Why Kick Yourself When the World is Already Doing a Good Job of It?

by Joe Pagano - Date: 2006-12-02 - Word Count: 737 Share This!

Nothing smarts so much as when the world gives you a good butt-kicking. Nobody-not even the rich and famous-are immune to such occasional whippings. But the rich, famous, and highly successful have their riches, fame, and financial success to lean back upon. What do the regular average Joe's and Jane's have to lean on when the cold world turns its ugly head and starts its unrelenting chase?

As much as I like to believe that we are what we make of ourselves, I have both lived and seen enough to know that despite the panderage of the self-help camp, life is not always fair and there is such a thing as luck. If you doubt this, let me remind you of the mathematical entity called the normal curve. This mathematical tool lends credence to the statement "You gotta be lucky." You see the normal, or bell-shaped curve, models very well the distribution of things like intelligence, height, and weight. Intuitively, that the shape of these distributions would conform to the bell-shaped pattern makes sense as most people will be average in regard to height, weight, and intelligence; while some will be on the high end, some on the low end, but most will bunch up in the middle. Such patterns of distribution form the nice symmetrical bell curve, with the point of symmetry being the average, and the two tailing-off pieces representing the extremes.

The beauty of mathematics lies in its ability to make predictions about things we know little about. This entry into unknown realms is called extrapolation and statistics is one of the fields which exploits this device. Because of its widespread application, the normal curve is the most commonly used statistical curve. Such a mathematical object allows us to make predictions and forecasts about things we have only partial knowledge. If you take the case of weights, we can use the normal distribution to make predictions about certain populations. For example, if after repeated observation and measurement, we find that the average weight for a population is 165 pounds for men and that the standard deviation (a statistical measure which tells the displacement about the average or mean) is 10 pounds, then we can determine that 95% of the population of these men will weigh between 145 and 185 pounds. This number might very well have seemed plausible to you before I even went into all this statistical stuff.

At any rate, the information that this normal curve gives us is the following: if we take a subset of this male population, and what I mean by subset is a randomly selected sample of at least 25 individuals, and I select one male from this subset, the probability that this man's weight will fall between 145 and 185 pounds is 95%. Particularly amazing about all this statistical stuff is how it permits us to make accurate forecasts and predictions about all sorts of things, from presidential polls to weather patterns to birth defects in subsequent generations.

Now getting back to the question of this article. Given the applicability of the normal curve to a wide range of physical and natural phenomena, does it not seem plausible that such could also evidence the entity we call luck? As extremes are bound to exist, as one fat person can be paired with one thin person, so one lucky person can be paired with one unlucky person, and every gradation of luck in between the extremes of the normal curve up to the mean can be modeled by this statistical curve. So if you want to beat yourself up because you feel you've fallen short in life, be comforted in knowing that you might have just been on the wrong end of the normal curve. You just might not have been as lucky as the other guy.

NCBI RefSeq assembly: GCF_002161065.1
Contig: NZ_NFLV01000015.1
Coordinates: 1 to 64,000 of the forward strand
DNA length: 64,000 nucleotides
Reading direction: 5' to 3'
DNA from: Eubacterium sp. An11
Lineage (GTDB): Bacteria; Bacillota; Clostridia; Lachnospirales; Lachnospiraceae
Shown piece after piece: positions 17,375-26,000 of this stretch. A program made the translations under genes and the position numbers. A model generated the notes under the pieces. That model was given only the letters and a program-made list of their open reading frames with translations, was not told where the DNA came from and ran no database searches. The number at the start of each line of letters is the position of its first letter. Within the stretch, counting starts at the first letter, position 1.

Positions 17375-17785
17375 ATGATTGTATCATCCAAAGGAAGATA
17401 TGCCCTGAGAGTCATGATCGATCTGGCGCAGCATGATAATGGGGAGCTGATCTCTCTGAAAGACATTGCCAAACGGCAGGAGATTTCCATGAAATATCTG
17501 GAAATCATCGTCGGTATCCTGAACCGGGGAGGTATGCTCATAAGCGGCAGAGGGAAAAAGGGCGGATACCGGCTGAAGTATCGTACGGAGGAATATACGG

Take heart though, as the one thing the normal curve cannot do is keep you from moving from the bad or "unlucky" side to the good or "lucky" side. You see the one thing a random process (such as whether you were placed on the bad or good side of the bell curve) cannot overcome is willful determination. So whatever adverse randomness has fallen your way, don't kick yourself anymore; rather be willful and fight back. You just might end up on the "lucky" side of the normal curve. After all, there's always room for one more.

See more at About Joe Pagano and Cool Math

Related Tags: success, inspiration, self-help, self-esteem, pick-me-up, sadness, self-respect, financial well-bein

Joe is a prolific writer of self-help and educational material and an award-winning former teacher of both college and high school mathematics. Under the penname, JC Page, Joe authored Arithmetic Magic, the little classic on the ABC's of arithmetic. Joe is also author of the charming self-help ebook, Making a Good Impression Every Time: The Secret to Instant Popularity; the original collection of poetry, Poems for the Mathematically Insecure, and the short but highly effective fraction troubleshooter Fractions for the Faint of Heart. The diverse genre of his writings (novel, short story, essay, script, and poetry)-particularly in regard to its educational flavor- continues to captivate readers and to earn him recognition.

Joe propagates his teaching philosophy through his articles and books and is dedicated to helping educate children living in impoverished countries. Toward this end, he donates a portion of the proceeds from the sale of every ebook. For more information go to http://www.mathbyjoe.com

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